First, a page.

Related Reading

 

 

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45 minutes ago, bluedave said:

 

It's your typical tabloid-driven moral outrage. It's not like there's even a tradition for having poppies on football shirts, it has only become commonplace in the last few years. And the fact that it is expected/demanded for all player to comply (or risk receiving abuse/death threats) means that it completely misses the point.

The last time the papers kicked up a fuss about this we ended up wearing black armbands showing the poppy symbol as a compromise. As the former director of the British Legion said at the time:

 

So the FA have said they'll pay whatever fine FIFA throws at them for wearing poppies. 

I read yesterday someone argue, rather than line FIFA's pockets with the inevitable 5 figure fine, don't wear the poppies and just make a donation to The Royal British Legion instead. 

That donation will do a whole lot more good for the poppy cause than whatever this weird FIFA protest the FA is doing insisting on wearing a symbol on the kit.  

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48 minutes ago, Drogba11CFC said:

It's the double standards that get my goat. Earlier this year Ireland had shirts commemorating the rising and back in 2014 Argentina's players posed with a banner claiming the Falkland Islands. If that's not political then I'm Abraham Lincoln.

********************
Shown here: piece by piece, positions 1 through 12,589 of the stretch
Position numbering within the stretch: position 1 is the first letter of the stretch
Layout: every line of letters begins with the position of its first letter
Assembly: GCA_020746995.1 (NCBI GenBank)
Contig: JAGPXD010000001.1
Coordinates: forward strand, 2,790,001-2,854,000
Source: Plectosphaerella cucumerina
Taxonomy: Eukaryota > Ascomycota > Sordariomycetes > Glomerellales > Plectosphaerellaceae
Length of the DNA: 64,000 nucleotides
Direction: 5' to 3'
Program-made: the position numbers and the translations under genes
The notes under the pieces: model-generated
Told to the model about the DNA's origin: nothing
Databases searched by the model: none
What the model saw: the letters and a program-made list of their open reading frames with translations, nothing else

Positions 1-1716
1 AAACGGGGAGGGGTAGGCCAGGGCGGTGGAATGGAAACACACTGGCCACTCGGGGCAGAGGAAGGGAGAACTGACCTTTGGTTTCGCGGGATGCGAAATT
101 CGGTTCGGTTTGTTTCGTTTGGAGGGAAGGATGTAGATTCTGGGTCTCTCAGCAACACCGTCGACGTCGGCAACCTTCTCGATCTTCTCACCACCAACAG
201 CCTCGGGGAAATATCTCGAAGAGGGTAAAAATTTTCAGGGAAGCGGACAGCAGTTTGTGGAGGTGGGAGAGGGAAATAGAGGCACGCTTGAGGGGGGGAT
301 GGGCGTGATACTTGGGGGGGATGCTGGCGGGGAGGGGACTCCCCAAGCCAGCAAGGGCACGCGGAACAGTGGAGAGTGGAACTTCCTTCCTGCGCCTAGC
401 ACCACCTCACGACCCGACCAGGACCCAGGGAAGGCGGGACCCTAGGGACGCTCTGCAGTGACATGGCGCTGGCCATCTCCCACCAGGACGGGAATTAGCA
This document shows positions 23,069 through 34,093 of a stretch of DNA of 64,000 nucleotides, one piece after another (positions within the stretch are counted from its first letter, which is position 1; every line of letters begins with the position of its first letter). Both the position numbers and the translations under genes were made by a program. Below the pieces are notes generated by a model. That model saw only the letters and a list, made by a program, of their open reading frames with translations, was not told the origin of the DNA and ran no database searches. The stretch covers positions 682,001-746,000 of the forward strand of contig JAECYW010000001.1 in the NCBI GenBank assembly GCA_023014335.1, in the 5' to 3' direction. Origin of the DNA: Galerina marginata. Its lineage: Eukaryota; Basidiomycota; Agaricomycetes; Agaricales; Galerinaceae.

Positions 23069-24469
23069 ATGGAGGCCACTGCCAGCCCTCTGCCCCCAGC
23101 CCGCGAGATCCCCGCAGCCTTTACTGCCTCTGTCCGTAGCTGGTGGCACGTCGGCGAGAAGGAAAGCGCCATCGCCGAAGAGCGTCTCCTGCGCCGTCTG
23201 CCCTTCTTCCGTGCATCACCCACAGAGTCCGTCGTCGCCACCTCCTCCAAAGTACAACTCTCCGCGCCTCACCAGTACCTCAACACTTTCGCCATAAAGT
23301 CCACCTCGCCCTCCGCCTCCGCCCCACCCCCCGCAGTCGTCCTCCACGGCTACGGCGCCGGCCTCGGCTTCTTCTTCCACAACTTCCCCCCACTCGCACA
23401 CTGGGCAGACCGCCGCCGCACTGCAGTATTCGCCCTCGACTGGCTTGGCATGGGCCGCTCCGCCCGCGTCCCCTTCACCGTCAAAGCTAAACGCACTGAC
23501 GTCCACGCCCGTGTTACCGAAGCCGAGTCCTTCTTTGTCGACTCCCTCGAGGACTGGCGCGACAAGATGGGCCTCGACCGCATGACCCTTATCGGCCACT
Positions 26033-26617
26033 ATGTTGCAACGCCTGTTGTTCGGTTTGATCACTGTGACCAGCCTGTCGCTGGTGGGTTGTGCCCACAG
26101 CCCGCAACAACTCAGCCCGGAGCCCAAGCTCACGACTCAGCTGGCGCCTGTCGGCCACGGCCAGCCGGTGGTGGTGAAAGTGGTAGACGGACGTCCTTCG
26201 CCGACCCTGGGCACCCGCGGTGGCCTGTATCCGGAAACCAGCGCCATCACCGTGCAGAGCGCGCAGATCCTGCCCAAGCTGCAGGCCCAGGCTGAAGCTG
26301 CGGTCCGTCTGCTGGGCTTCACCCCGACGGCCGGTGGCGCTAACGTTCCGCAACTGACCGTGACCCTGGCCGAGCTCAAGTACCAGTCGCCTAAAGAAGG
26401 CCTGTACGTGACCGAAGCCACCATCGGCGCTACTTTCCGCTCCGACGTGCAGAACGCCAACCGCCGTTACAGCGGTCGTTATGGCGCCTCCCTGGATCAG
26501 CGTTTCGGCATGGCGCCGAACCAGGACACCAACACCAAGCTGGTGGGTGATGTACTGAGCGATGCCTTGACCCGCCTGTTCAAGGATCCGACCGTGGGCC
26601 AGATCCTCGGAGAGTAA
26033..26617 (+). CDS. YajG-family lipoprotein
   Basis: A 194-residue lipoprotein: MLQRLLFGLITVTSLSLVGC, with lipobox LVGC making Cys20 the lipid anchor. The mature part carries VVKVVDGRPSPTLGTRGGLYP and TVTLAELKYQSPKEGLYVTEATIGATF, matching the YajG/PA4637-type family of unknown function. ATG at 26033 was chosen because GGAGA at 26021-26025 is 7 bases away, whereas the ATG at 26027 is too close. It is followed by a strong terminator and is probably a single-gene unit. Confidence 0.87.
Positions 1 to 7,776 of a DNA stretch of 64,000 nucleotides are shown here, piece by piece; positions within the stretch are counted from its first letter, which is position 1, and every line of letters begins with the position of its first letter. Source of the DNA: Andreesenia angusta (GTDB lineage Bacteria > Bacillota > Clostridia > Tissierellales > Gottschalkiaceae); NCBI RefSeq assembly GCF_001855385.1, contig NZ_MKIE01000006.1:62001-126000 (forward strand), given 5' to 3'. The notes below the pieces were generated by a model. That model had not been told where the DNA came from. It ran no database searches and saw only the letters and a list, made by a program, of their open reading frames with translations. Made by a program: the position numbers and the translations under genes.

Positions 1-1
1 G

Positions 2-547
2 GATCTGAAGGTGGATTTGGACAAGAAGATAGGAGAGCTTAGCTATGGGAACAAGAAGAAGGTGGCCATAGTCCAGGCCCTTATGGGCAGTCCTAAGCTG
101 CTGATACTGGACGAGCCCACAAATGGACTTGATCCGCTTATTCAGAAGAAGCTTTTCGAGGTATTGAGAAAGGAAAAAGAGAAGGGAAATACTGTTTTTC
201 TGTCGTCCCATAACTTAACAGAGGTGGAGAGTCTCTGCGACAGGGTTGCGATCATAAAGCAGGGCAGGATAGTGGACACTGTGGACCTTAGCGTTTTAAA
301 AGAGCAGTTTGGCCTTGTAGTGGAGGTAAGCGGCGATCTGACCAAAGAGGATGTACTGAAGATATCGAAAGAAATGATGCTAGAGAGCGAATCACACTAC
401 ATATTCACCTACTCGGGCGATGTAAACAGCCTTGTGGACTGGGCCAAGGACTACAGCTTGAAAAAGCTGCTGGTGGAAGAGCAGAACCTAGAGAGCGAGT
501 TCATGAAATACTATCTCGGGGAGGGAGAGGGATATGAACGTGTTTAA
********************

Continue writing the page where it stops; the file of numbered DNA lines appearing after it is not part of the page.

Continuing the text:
What double standards? Fifa can't stop England 'having' shirts with poppies on, or prevent players posing for pictures. They can decide what is (and is not) permitted during a World Cup Qualifying match though.

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  • 2 weeks later...

I saw an article on this subject online saying FIFA are right to ban the poppies and drew comparisons to something in Iran where a game was played around the time of Ashura and the Iranian FA asked fans to wear black and sing religious chants associated with the festival during the game . For me (I'm irish, I don't have any significant affiliation to the poppy but i absolutely respect what it stands for) it's preposterous to compare the two, since what happened in Iran is very different to wearing a small commemorative badge as a mark of respect and commemoration rather than the observance of a religious event. FIFA done f**ked up with this one